Lisa Banes' Best Roles, From 'Gone Girl' to 'Nashville'

Lisa Banes' stage and screen career spanned more than 40 years. Banes was hit by a scooter when crossing the road in the Upper West Side in New York City. She died 11 days later on June 14, aged 65. She is survived by her wife, Kathryn Kranhold.

Since news of her death has spread, tributes from celebrities including Seth MacFarlane have been shared on social media.

The Family Guy creator took to Twitter to say of the actress: "I am deeply saddened at the news of Lisa Banes' passing. We had the good fortune to work with her on The Orville this past year. Her stage presence, magnetism, skill and talent were matched only by her unwavering kindness and graciousness toward all of us. A tremendous loss..."

Banes' manager David Williams told Newsweek: "Lisa embraced her work seriously but with an ever present sense of humor. She was dedicated to creating the best work she could and being a collaborator in the true sense of the word."

Here are some of the roles for which she will be remembered in TV and film.


Lisa Banes performed opposite Tom Cruise in the 1988 movie Cocktail, one of his break-out roles in cinema.

In Cocktail, Banes portrayed Bonnie, an older, wealthy woman who becomes embroiled in a game between Cruise's character Brian and his friend Doug (played by Bryan Brown.)

Doug marries a wealthy, older woman, and Brian decides to follow suit, flirting with Bonnie and inviting her back to his room while working in Jamaica.

He does not realise the woman he really loves, Jordan (played by Elisabeth Shue) sees them together, and leaves Jamaica to return to New York.

Brian eventually returns to New York, with Bonnie in tow, but he truly wants to be with Jordan, and after using Bonnie to impress his mates, breaks up their relationship.

Bonnie is truly a pawn used by those in the story, and in the end Jordan and Brian end up together, showing his relationship to Bonnie was only a small part of his story.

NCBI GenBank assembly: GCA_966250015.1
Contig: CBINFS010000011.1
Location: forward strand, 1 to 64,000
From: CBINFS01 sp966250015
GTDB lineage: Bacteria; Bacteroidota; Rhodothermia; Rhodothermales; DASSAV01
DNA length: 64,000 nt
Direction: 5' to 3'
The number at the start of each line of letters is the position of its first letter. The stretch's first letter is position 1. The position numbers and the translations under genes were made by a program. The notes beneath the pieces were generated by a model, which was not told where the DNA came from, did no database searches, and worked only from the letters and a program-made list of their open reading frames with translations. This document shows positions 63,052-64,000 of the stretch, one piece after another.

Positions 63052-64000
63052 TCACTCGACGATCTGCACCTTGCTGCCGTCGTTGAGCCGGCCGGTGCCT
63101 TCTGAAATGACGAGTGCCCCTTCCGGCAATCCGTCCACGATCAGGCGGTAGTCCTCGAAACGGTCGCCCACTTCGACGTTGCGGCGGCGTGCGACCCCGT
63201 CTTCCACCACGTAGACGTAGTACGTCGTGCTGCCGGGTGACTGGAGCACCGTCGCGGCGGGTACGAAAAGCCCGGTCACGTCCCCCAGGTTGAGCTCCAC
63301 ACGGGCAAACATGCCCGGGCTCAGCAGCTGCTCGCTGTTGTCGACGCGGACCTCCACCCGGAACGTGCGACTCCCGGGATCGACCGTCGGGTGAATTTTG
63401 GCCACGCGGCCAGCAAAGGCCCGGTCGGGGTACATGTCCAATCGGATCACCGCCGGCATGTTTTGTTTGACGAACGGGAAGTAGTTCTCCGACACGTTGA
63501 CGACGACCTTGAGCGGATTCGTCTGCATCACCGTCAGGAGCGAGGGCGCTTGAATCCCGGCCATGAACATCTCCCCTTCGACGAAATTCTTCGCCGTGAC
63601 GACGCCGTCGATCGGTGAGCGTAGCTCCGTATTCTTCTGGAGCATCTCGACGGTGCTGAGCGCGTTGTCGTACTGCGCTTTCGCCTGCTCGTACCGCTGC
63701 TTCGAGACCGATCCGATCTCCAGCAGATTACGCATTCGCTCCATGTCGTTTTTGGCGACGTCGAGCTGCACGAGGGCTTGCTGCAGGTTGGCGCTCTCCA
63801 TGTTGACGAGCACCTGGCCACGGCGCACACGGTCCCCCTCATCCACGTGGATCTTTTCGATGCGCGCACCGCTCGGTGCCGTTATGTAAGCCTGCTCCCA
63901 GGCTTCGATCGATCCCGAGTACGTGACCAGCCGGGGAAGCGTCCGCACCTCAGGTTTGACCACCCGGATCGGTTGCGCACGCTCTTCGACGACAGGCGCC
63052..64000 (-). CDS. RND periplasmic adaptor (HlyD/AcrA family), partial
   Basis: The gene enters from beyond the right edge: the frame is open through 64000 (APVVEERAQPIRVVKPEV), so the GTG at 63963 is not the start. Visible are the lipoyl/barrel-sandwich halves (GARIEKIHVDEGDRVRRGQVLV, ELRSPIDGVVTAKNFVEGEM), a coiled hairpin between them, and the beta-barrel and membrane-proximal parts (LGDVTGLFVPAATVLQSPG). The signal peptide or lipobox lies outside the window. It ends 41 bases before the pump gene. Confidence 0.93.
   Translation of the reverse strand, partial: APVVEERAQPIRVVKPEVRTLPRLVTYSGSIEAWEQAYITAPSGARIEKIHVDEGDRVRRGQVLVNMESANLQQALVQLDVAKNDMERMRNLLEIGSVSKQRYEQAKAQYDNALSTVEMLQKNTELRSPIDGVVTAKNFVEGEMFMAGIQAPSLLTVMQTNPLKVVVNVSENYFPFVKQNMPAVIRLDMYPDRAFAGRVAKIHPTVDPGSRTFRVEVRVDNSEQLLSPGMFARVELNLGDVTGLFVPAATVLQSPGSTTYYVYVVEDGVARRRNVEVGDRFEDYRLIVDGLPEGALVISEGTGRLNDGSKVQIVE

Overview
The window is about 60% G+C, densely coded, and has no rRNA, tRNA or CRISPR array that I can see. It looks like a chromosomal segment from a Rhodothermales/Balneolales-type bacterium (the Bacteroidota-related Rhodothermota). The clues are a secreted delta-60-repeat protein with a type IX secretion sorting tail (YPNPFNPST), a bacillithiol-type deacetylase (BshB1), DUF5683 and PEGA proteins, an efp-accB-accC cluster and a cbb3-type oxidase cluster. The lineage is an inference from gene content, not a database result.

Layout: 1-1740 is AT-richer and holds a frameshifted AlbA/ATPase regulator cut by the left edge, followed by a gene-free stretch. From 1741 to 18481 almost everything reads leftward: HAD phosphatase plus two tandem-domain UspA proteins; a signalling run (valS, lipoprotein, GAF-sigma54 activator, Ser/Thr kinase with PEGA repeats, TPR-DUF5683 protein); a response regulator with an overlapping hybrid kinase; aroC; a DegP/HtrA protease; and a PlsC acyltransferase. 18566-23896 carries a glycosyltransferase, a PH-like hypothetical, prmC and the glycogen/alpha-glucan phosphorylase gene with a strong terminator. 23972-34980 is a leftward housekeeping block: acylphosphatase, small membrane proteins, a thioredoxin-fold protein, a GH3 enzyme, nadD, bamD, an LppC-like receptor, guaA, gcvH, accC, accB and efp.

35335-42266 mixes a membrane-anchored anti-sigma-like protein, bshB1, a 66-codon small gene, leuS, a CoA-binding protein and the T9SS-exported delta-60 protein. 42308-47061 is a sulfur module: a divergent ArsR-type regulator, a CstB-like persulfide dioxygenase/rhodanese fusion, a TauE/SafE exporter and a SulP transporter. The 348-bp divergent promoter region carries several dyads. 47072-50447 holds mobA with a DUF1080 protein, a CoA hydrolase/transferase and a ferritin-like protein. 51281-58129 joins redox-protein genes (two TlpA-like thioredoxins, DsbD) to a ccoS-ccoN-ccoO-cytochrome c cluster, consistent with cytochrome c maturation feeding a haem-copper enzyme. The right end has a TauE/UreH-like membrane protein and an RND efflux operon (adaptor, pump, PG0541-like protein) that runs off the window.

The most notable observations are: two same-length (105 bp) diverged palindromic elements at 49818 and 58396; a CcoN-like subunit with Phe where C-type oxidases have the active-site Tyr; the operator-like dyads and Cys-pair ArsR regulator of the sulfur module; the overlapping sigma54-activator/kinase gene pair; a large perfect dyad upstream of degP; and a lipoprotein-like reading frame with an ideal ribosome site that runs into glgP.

Gone Girl

While Banes' role in the Oscar-nominated film Gone Girl as Amy's mother Marybeth was not a big part, her actions had repercussions for the entire story.

Amy (played by Rosamund Pike) was the inspiration for the books Amazing Amy, which were written by her parents.

These books, as Amy admits, do not truly represent the real Amy, and she struggles against the image of perfection concocted by those around her.

Banes' performance as Marybeth was intriguing, as she went from being sceptical of Nick's (played by Ben Affleck) alibi, to completely certain of her guilt in her daughter's death.

In the end, Amy showed her sociopathic true self when she framed her husband for murder, murdered her ex-boyfriend Desi (played by Neil Patrick Harris) and trapped Nick into staying married to her.

Actress Lisa Banes
Actress Lisa Banes of "The Strongest Man" poses for a portrait at the Village at the Lift Presented by McDonald's McCafe during the 2015 Sundance Film Festival on January 26, 2015 in Park City, Utah. Lisa died, aged 65, after being hit by a scooter in New York City on June 4, 2021. Getty Images/Larry Busacca


Banes played the director at a horse therapy ranch in TV show Nashville, where Scarlett (played by Clare Bowen) volunteered after her miscarriage.

Scarlett met a war veteran there and through the power of music and their shared love of horses, they were able to help one another through their traumas.

Banes' role was the owner and director of the ranch, meaning she and Scarlett had a number of interactions which were important at the close of the ABC show as a whole.

Look Back In Anger

Outside of TV and film, Banes was renowned for her work on the stage. She won the Theatre World Award in 1981 for her performance in Look Back in Anger, which at the time was an off-Broadway production.

The play has been adapted for film and radio, and was performed on the West End in the U.K. with Judi Dench and Kenneth Branagh in the cast.

The actress was also nominated for a Drama Desk Award for Best Featured Actress in a Play for her role in the 1984 production of Isn't it Romantic?

The Niceties

One of Banes' final roles was changed due to the COVID-19 pandemic. After playing the formidable Prof. Janine Bosko in Eleanor Burgess' two-hander The Niceties off-Broadway in 2019, she performed it once again virtually opposite her original co-star Jordan Boatman.

This is still playing now, and fans can enjoy her work until June 27 via the Manhattan Theatre Club.

Her manager Williams said of this performance: "She was incredibly versatile and was equally at home in front of the camera working on a film or television series as she was on a Broadway or off Broadway stage—or even recently during COVID remounting the off-Broadway play, The Niceties, from her home to be streamed by the Manhattan Theatre Club. She welcomed the challenge and the adventure of being an actor."